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Ambulance service answers 4,200 calls on day of heat and thunderstorms

By Nick Humphreys | News | Published:

Paramedics had an "extremely busy" day and night of storms, with more than 4,200 calls made to the ambulance service amid the thunder and lightning.

West Midlands Ambulance Service took 4,275 calls, and responded to 3,484 incidents on Wednesday as a sweltering day was followed by torrential rain. Crews will have received multiple calls about some incidents.

It comes after the Welsh Ambulance Service said it had its busiest day of the year since January 1, recording 1,495 incidents.

In the West Midlands, the service was more than 10 per cent busier than the same day last year, and nearly 29 per cent busier than what it is contracted to provide. The service is contracted to respond to 2,706 incidents based on historical data, but responded to 3,484.

But despite the demand, West Midlands Ambulance Service met its mean target times for call outs.

It is targeted to get to category one incidents in seven minutes, but did it on average in six minutes and 43 seconds. Category two incidents should be attended in 18 minutes, but the service made it in 15 minures and 40 seconds on average. And category three calls, which should be attended within an hour, had paramedics on the scene in 52 minutes and 16 seconds.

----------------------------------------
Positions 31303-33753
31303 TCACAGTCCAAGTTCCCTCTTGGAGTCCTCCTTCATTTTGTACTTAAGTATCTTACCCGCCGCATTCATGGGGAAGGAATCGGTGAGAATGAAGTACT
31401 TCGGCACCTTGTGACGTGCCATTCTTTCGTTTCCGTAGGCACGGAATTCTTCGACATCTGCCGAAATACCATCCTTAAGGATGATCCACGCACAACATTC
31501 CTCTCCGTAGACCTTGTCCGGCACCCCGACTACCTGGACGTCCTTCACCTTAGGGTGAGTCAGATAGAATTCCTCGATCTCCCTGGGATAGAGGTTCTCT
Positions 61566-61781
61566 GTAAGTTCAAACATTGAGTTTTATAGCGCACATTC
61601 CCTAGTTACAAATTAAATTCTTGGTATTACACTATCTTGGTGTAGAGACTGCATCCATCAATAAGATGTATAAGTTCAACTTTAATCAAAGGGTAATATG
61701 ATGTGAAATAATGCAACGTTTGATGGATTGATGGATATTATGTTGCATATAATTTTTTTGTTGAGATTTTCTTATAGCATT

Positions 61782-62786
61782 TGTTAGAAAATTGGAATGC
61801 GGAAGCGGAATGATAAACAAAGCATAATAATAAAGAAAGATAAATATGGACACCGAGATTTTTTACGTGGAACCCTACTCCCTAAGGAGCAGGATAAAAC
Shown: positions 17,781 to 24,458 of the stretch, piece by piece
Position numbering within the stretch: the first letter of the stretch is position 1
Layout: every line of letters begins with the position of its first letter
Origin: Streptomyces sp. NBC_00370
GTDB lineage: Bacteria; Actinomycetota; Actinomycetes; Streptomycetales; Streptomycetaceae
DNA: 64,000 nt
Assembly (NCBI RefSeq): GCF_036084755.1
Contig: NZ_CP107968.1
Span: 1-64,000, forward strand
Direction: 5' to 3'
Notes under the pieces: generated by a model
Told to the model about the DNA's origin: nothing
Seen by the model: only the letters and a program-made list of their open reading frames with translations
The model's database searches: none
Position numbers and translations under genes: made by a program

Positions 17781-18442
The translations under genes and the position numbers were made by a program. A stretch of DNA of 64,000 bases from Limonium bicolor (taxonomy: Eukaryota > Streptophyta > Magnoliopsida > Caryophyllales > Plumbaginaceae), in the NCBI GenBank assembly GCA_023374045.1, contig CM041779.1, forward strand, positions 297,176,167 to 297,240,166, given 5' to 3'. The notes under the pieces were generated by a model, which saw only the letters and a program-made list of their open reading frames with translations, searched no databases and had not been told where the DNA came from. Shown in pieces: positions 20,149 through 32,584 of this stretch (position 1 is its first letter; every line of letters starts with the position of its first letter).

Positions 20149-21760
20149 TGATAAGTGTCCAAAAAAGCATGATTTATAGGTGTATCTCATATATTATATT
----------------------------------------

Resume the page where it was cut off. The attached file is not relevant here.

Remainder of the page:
A West Midlands Ambulance Service spokesman said: “Yesterday was an extremely busy day for the service, as so often proves to be the case when the temperatures rise significantly. It is testament to all of our staff that we still managed to achieve such excellent performance across the region and ensure we provided the best level of patient care possible.

"The hotter it gets the more people struggle with breathing difficulties, dehydration and it can lead to various other conditions, particularly in the elderly, things such as people feinting or getting confused. It really is important that people drink enough during these hot days and try to keep as cool as possible. We would also urge anyone with elderly relatives or neighbours to spend five minutes just checking they are ok and have everything they need.”

Meanwhile, in Wales, people were urged to keep themselves safe and use 999 responsibly.

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Lee Brooks, the Welsh Ambulance Service's director of operations, said: “Contrary to popular belief, demand on our ambulance service actually fell during the Covid-19 pandemic, but it’s fair to say that normal business has resumed with regards demand.

“Yesterday was our busiest day of 2020 so far after New Year’s Day, and the hot weather no doubt played a part in that.

“In high temperatures, more people call 999 with breathing difficulties and chest pain or because they feel faint and dizzy, but it can also make people’s pre-existing conditions, like asthma or hay fever, worse.

“The sunshine also draws a large crowd to our beaches and rivers, where accidents and mishaps in the water can occur.

“Through all of this, our crews show up and deliver the best possible care for those who need us, often in full PPE.

“Our plea today and every day is to use 999 responsibly so that we can be there for those who need us most."

Nick Humphreys

By Nick Humphreys
Senior Reporter

Senior reporter for the Shropshire Star focusing on Shrewsbury.

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